Below is an interesting piece written by mastermind marketer Seth Godin. Is the internet killing the business of agenting? In a day and age where you can get advice as easily as typing something into Google, is there really a need for a middleman?
That depends on what value you’re getting from your agent. This applies to all types of agents, including talent agents. Are you getting auditions that lead to bookings? Or do you find most of the work on your own? Is your agent negotiating solid, profitable deals for you? Do you feel like your relationship with your agent is getting your headshot/resume/demo/CD, etc. into the hands of the people that are going to hire you for a job?
These are all questions you need to be asking yourself. If the answer to most of these questions is “NO”, then perhaps it’s time for you to find a new agent.
Stay tuned, this is the first in a series of posts on what you agent does, your relationship with your agent, when and how to fire your agent and find a new one, and when it’s best to go it alone.
Where have all the agents gone? By Seth Godin
Travel agents… gone.
Stock brokers… gone.
Real estate brokers… in trouble. Photographer’s agents, too.
The problem with being a helpful, efficient but largely anonymous middleman is pretty obvious. Someone can come along who is cheaper, faster and more efficient. And that someone might be the customer aided by a computer.
The airlines don’t want to pay travel agents, because the travel agents were making more money on each flight than they were. Some house sellers hesitate to pay real estate brokers because they don’t believe the 6% payment is an opportunity, they see it as a tax. Investors abandoned full service stock brokers because trading stocks directly is faster and more accurate than using the phone.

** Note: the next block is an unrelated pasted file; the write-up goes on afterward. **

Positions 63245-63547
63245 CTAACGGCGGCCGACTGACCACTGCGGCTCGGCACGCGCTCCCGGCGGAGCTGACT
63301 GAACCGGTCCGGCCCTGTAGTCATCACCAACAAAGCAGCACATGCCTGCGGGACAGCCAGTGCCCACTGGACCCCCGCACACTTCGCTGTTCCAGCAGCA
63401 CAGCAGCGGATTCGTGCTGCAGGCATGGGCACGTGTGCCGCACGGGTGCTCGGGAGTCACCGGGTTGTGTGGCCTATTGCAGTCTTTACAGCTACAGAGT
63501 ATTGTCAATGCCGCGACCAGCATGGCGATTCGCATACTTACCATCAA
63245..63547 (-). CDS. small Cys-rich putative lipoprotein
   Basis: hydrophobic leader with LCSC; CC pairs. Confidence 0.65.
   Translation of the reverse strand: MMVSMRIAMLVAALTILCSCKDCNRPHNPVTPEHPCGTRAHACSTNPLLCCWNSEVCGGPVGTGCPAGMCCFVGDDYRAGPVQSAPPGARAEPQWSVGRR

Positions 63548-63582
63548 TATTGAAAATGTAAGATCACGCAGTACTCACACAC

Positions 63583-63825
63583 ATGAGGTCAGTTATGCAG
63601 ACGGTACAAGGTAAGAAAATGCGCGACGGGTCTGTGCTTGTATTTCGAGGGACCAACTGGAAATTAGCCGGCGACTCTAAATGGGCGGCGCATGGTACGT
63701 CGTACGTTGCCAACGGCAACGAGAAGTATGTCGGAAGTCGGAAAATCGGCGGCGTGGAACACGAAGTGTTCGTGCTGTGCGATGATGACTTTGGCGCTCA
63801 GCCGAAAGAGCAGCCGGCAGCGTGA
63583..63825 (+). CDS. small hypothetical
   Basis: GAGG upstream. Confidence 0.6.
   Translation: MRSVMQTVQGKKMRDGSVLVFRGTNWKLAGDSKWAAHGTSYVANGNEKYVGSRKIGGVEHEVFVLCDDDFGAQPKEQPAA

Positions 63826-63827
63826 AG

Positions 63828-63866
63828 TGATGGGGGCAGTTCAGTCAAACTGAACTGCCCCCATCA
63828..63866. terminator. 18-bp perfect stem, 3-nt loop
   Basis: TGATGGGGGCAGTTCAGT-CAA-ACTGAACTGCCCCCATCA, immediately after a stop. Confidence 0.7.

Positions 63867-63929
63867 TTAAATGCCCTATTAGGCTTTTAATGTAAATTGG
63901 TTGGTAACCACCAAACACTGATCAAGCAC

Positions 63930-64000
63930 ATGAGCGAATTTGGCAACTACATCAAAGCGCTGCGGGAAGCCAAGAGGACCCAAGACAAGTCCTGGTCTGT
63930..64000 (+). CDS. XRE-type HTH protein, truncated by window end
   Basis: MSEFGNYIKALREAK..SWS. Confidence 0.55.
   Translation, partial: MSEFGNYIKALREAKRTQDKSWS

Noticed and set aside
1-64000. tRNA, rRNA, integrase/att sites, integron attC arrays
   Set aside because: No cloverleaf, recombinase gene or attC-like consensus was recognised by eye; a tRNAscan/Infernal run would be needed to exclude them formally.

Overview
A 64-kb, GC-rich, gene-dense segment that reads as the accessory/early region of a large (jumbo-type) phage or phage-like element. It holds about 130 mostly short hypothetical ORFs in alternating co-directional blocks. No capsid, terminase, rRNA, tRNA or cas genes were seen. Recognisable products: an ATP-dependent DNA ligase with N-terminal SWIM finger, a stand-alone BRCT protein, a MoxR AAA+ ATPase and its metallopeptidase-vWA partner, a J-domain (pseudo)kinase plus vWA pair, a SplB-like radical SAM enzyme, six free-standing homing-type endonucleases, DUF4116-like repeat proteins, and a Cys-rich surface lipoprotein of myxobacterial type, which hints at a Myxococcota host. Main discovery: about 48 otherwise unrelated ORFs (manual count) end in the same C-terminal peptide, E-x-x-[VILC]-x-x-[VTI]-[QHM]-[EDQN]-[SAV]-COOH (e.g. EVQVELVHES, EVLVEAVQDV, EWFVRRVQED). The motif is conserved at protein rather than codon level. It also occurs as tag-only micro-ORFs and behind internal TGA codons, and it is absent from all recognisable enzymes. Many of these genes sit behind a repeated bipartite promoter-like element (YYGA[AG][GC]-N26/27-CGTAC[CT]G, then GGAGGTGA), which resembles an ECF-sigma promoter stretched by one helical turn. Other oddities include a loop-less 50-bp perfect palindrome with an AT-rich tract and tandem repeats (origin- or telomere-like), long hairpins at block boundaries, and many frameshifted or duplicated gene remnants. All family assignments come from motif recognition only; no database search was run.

Middlemen add value when they bring taste or judgment or trust to bear on a transaction that isn’t transparent. Literary agents are crucial when publishers believe that their choice of content is essential but have too many choices and too little time. But publishers don’t trust every literary agent. They trust agents they believe in. Key point: anonymous agents are interchangeable and virtually worthless. Agents that don’t do anything but help one side find the other side in a human approximation of Google aren’t so helpful any more.
Think about how anonymous the typical real estate broker is. He will sell almost any house or represent almost any buyer. When selling a house, he has a fiduciary responsibility to represent that house to the best of his ability. Just like every other broker. The great real estate brokers do far more than this.
Travel agents still survive, but in a very different way than they used to. Now, the best ones are paid by the traveler, not the airline. The best ones provide a differentiated service that is worth paying for. Instead of being middlemen, then, they are the front men, the attraction, a key asset to the traveler.
To thrive in a world of self-service, agents have to hyperspecialize, have to stand for something, have to have the guts to say no far more than they say yes. No, you can’t publish this book. No I won’t represent you. No, don’t take that flight. No, I won’t sell this house, it’s overpriced, list it yourself.
The second thing agents must do to make a smart transition is to consider who they are selling to. Should talent agents only sell to Hollywood? Literary agents only to book publishers? Should ad agencies specialize in Google Adwords, not just Super Bowl spots? When markets change, agents can lead the way, not follow along grudgingly.
Godin, Seth. 2009. “Where Have all the Agents Gone?” Seth Godin’s blog. Retrieved from http://sethgodin.typepad.com/seths_blog/2009/03/where-have-all-the-agents-gone.html on March 19,2009.